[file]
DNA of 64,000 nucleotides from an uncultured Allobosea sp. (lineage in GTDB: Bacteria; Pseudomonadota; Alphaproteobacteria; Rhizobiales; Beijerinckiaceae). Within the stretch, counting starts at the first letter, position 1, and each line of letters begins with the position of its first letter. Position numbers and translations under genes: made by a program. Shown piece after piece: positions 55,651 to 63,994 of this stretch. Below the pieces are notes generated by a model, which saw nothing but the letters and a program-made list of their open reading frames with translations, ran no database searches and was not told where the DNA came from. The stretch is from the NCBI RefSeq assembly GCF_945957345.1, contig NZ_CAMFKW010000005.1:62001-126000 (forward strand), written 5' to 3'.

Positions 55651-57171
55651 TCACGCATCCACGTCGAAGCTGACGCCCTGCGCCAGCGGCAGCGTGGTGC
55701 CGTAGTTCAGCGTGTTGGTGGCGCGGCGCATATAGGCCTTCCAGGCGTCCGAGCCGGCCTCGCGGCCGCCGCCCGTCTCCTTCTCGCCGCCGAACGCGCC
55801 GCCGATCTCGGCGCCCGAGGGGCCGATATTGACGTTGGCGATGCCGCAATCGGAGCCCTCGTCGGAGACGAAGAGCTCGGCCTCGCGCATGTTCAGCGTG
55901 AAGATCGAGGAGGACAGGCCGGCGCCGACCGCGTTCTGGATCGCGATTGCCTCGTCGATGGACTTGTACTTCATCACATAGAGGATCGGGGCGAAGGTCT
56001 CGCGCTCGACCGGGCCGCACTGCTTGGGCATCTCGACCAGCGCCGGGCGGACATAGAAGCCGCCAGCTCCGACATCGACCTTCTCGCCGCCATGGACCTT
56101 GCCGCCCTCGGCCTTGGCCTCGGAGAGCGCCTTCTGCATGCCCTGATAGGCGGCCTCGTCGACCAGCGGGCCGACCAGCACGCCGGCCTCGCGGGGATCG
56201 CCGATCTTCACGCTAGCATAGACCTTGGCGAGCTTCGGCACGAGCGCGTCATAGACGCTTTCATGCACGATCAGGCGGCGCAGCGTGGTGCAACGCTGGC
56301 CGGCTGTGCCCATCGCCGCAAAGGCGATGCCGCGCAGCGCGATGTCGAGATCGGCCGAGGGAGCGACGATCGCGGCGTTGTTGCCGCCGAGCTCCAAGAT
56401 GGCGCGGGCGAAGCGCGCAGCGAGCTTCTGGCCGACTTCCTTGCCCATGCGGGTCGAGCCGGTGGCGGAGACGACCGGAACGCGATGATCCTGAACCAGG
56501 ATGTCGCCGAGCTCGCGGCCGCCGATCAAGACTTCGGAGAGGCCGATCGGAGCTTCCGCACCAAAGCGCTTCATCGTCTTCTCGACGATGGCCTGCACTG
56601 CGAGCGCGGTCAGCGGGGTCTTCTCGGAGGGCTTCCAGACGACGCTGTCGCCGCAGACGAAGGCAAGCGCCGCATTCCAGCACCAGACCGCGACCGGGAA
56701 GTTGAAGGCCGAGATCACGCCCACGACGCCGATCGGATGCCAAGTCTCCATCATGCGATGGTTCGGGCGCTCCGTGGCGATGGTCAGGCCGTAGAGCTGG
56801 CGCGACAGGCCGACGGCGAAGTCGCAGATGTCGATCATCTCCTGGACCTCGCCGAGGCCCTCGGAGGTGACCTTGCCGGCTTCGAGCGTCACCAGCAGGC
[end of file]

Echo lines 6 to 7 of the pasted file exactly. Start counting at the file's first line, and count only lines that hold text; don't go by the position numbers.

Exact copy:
55901 AAGATCGAGGAGGACAGGCCGGCGCCGACCGCGTTCTGGATCGCGATTGCCTCGTCGATGGACTTGTACTTCATCACATAGAGGATCGGGGCGAAGGTCT
56001 CGCGCTCGACCGGGCCGCACTGCTTGGGCATCTCGACCAGCGCCGGGCGGACATAGAAGCCGCCAGCTCCGACATCGACCTTCTCGCCGCCATGGACCTT